Consider a classification task wherein the training data has around 100,000 sentences with around 1000 labels. These 100,000 sentences can possibly be grouped hierarchically. The task at hand is given a random input string, find out the most similar of the 100,000 sentences and assign the corresponding label to the random input string.

The random input string may be only semantically related to one or more of the 100,000 labelled sentences and hence can be assigned one or more of the 1000 labels.

Also in the training data, the number of sentences of belonging to individual classes are highly imbalanced.

I have considered a lot of different ways but am not sure which would be the best way to go about it. The literature says that in general one should convert the problem to reduce the number of classes by following hierarchical classification. But has the drawback that the error rate cascades over the levels of hierarchy and results in poor overall performance

Other popular suggestion is convert the problem to one vs one similarity problem but this approach presents the issue of high class imbalance.

Any ideas about how to tackle this problem ?

  • 2
    $\begingroup$ What does "1 lac" mean? $\endgroup$
    – whuber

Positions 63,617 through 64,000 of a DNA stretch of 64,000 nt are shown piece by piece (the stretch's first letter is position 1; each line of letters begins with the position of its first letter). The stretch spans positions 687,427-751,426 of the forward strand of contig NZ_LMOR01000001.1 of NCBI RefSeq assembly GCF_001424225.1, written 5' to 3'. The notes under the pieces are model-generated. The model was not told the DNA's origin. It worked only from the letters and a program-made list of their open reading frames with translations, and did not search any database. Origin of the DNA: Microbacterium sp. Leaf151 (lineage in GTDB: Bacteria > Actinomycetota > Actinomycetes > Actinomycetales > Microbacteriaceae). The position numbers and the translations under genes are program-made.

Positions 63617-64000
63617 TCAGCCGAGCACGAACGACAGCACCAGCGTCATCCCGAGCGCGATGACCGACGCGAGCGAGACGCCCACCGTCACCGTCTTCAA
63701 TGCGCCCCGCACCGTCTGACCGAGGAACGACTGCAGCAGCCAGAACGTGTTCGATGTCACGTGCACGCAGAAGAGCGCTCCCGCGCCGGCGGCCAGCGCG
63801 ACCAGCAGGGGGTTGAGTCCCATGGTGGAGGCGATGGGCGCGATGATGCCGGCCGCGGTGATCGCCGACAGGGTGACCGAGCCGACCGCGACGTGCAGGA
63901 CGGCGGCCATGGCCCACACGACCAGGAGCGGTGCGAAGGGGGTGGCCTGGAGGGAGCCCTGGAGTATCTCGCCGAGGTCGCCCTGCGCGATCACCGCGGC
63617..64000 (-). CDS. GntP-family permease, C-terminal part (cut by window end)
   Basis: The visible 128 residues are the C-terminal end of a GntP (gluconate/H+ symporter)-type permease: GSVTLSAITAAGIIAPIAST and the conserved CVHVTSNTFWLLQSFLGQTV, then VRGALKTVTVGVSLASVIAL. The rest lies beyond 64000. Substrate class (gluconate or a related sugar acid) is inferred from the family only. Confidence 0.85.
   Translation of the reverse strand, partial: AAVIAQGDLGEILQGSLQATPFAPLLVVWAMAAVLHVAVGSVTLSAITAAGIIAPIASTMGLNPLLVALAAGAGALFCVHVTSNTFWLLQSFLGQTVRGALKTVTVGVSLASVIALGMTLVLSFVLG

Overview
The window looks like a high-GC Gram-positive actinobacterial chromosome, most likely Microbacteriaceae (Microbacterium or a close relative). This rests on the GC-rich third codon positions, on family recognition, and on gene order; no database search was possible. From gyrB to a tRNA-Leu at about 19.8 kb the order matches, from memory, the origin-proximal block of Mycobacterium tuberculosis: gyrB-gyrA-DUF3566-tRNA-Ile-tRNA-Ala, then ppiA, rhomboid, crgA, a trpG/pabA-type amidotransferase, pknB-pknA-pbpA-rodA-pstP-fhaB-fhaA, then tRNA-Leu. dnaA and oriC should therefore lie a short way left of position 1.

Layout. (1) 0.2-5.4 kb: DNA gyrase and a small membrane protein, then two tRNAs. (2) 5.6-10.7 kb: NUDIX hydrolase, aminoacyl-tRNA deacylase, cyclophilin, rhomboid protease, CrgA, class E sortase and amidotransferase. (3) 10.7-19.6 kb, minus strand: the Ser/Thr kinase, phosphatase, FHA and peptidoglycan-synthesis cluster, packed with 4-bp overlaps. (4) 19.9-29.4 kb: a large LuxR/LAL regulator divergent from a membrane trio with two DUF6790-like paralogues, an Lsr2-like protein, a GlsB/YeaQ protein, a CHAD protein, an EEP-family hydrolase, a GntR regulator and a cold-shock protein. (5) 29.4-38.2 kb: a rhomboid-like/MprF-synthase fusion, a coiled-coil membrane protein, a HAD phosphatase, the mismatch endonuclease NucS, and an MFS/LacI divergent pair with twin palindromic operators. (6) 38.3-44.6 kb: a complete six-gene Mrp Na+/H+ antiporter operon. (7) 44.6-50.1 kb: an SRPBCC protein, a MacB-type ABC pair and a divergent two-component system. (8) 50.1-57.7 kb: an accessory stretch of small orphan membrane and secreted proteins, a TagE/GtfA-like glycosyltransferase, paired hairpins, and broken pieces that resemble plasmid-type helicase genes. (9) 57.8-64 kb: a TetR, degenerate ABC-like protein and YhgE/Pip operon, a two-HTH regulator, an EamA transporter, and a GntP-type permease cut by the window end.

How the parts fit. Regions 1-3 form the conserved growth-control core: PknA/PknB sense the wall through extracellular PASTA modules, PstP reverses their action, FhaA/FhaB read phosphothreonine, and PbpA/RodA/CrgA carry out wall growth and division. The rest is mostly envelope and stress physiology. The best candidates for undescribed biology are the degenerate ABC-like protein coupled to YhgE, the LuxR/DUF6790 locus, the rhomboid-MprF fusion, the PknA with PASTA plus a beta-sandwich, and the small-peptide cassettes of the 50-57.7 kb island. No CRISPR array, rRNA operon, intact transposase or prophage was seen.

Commented Aug 29, 2017 at 17:39
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    $\begingroup$ I'm with whuber regarding the meaning of "1 lac." Despite knowing a bit about text mining, NLP, etc., I've never seen this acronym used anywhere. Next, this suggestion doesn't come from classifying semantic "lacs," but is related and may be helpful. To your point about treating the classes hierarchically, some Bayesians developed an approach for modeling massively categorical information, e.g., zipcodes, which can have as many as 36,000 "classes" or levels. See a paper by Steenburgh and Ainslie, Massively Categorical Variables: Revealing the Information in Zip Codes. It's out there ungated. $\endgroup$
    – user78229
    Commented Aug 29, 2017 at 17:54
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    $\begingroup$ By 1 lac i mean 100,000. Edited that. Also i couldn't find any ungated links to the mentioned paper. $\endgroup$
    – m1cro1ce
    Commented Aug 29, 2017 at 18:43
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    $\begingroup$ @DJohnson The usual spelling is "lakh". (I couldn't discover this until I knew what quantity this word was intended to represent!) $\endgroup$
    – whuber
    Commented Aug 29, 2017 at 19:04
  • $\begingroup$ ad lakh: so OP actually means 1,00,000 sentences... :-) and thanks, DJohnoson for that paper hint, very interesting! $\endgroup$
    – fnl
    Commented Aug 30, 2017 at 7:08


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